OverviewSmithy Mountain is a low, forested mountain that forms much of the southern shoreline of Ralph Prince (Button Rock) Reservoir in the Button Rock Preserve. Of the several mountains in and around the preserve, Smithy Mountain is the smallest and perhaps least impressive, and rightly so, only 700 feet separate the summit block from the shoreline of the reservoir. However, the climb required to reach the summit takes you along quiet shorelines and through open montane forest. Summit views are limited by trees, but along the way there are many vantage points to see Coffintop Mountain, Button Rock and Button Rock Mountain. Views of Button Rock Reservoir are particularly good from near the summit.
1114 feet of elevation gain 3.3 miles one way 2 hours up 1.5 hours down
Button Rock TH: 13T 0471014mE 4453283mN
Sleepy Lion Int: 13T 0470237mE 4452661mN
Button Rock Dam: 13T 0468906mE 4451884mN
Smithy Mountain Summit: 13T 0467709mE 4451607mN
Climbing Smithy Mountain
The most practical and enjoyable route to Smithy Mountain starts at the Button Rock Preserve TH. From the trailhead, a two mile walk along an access road for Button Rock Dam takes you along the North Saint Vrain River. One option to consider is to take the Sleepy Lion Trail which winds through meadows and ends at the Button Rock Dam. Whether you take the trail or not, a mile of hiking or so will lead you to the base and pump house of the Button Rock Dam, where a small trail on the north side of the dam leads you to the top. Button Rock Reservoir holds 248 acres of water and reaches a maximum depth of 204 feet. On the road crossing the dam, look across the water in a southwest direction to view Smithy Mountain. The easily recognizable Coffintop Mountain lies directly south, and Button Rock Mountain sits about 2 miles northeast. Cross the 210 foot tall dam heading south and pickup the marked trail at the southern edge. This trail will take you along the shoreline to the end of a shady cove before it becomes an unmaintained fisherman's trail. This fisherman's trail leads you around a point and near the end of the next cove, at the base of Long Gulch. Unfortunately, the sandy banks of the reservoir become impassible cliff bands before you reach the gulch, and one must climb up 100 feet onto the hillside to bypass the rock. Upon descending into Long Gulch, you can begin climbing the east slope, a quite steep and open side of the mountain. This is where the majority of the climbing is, 734 feet in a quarter mile. The climb up to the summit ridge is loose and tiring, but good views of Button Rock Reservoir sprawl out below you while you catch your breath. The highest point is a stack of large granite boulders at the north end of the summit ridge, and the final jaunt to the summit block requires some class 3 moves. The summit rock has a small twisted pine growing out of it, and has room for only one person. Views to the west do allow you to see some of the tall peaks of the Continental Divide. The top is not spectacular, but it is a quiet and isolated place.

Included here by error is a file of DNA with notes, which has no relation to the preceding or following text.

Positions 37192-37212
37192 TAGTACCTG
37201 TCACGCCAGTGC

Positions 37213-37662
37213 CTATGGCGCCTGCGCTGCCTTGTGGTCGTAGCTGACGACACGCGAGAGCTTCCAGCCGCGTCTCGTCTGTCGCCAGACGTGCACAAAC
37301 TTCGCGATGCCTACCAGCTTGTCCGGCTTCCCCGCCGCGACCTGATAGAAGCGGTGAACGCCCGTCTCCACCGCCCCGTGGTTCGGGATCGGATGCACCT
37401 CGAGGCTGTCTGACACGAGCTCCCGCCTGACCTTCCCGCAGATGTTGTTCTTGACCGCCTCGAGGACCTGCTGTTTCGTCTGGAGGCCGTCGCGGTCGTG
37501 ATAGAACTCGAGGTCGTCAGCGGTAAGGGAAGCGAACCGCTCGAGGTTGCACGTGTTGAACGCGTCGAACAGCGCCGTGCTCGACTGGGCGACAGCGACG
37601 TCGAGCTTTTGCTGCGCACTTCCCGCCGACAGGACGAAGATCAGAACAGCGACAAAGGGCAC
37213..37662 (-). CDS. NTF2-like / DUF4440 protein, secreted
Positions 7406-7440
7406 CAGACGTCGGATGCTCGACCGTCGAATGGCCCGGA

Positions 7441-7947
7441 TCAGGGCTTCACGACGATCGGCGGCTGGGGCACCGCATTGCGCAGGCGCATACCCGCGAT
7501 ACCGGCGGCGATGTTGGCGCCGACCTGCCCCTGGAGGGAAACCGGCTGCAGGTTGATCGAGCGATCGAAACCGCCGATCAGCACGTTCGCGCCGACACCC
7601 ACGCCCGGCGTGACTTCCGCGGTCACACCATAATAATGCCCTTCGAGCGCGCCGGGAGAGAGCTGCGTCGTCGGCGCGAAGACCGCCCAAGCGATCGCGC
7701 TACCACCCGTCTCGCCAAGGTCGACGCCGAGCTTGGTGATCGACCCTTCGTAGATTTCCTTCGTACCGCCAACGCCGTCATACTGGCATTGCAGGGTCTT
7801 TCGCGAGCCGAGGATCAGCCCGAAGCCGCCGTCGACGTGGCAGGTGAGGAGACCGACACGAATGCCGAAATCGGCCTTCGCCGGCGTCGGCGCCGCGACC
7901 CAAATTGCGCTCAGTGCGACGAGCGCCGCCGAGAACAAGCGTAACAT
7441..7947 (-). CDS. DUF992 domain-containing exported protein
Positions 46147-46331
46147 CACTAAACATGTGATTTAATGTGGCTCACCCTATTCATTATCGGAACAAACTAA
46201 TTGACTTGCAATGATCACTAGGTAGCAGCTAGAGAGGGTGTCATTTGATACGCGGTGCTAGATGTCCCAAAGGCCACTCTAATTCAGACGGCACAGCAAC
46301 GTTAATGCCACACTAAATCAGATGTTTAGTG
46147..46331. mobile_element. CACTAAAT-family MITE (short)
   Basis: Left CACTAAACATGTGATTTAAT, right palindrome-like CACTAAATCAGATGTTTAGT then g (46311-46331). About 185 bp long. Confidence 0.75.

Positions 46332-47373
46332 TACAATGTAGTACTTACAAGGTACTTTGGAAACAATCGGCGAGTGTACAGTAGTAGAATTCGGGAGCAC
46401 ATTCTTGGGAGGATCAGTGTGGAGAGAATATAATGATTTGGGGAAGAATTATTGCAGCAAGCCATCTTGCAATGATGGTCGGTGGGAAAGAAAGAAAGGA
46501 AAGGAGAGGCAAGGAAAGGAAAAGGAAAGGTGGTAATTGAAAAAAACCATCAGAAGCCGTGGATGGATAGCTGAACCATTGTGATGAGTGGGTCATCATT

Red TapeButton Rock Preserve does have its own regulations different from the Roosevelt National Forest that borders the area. For complete rules, please refer to these restrictions.A general overview of the area can be found here.
Along with these regulations, there are a few necessary precautions for hiking through the montane forest. As high altitude peak climbers in Colorado, we sometimes forget of the dangers at lower elevations. The dry climate of the low forest is perfect habitat for rattlesnakes, the patchy undergrowth is a resting place for ticks and mountain lions do live in the area. In fact, the Sleepy Lion Trail is named after a sleeping mountain lion a park ranger observed nearby.
Button Rock Mtn
Smithy Mountain Cactus
CampingUnfortunately, camping is not allowed anywhere within the boundaries of the preserve, but is allowed in the bordering Roosevelt National Forest. For RNF, please adhere to these regulations
External LinksButton Rock TH
LOJ profile for Smithy Mountain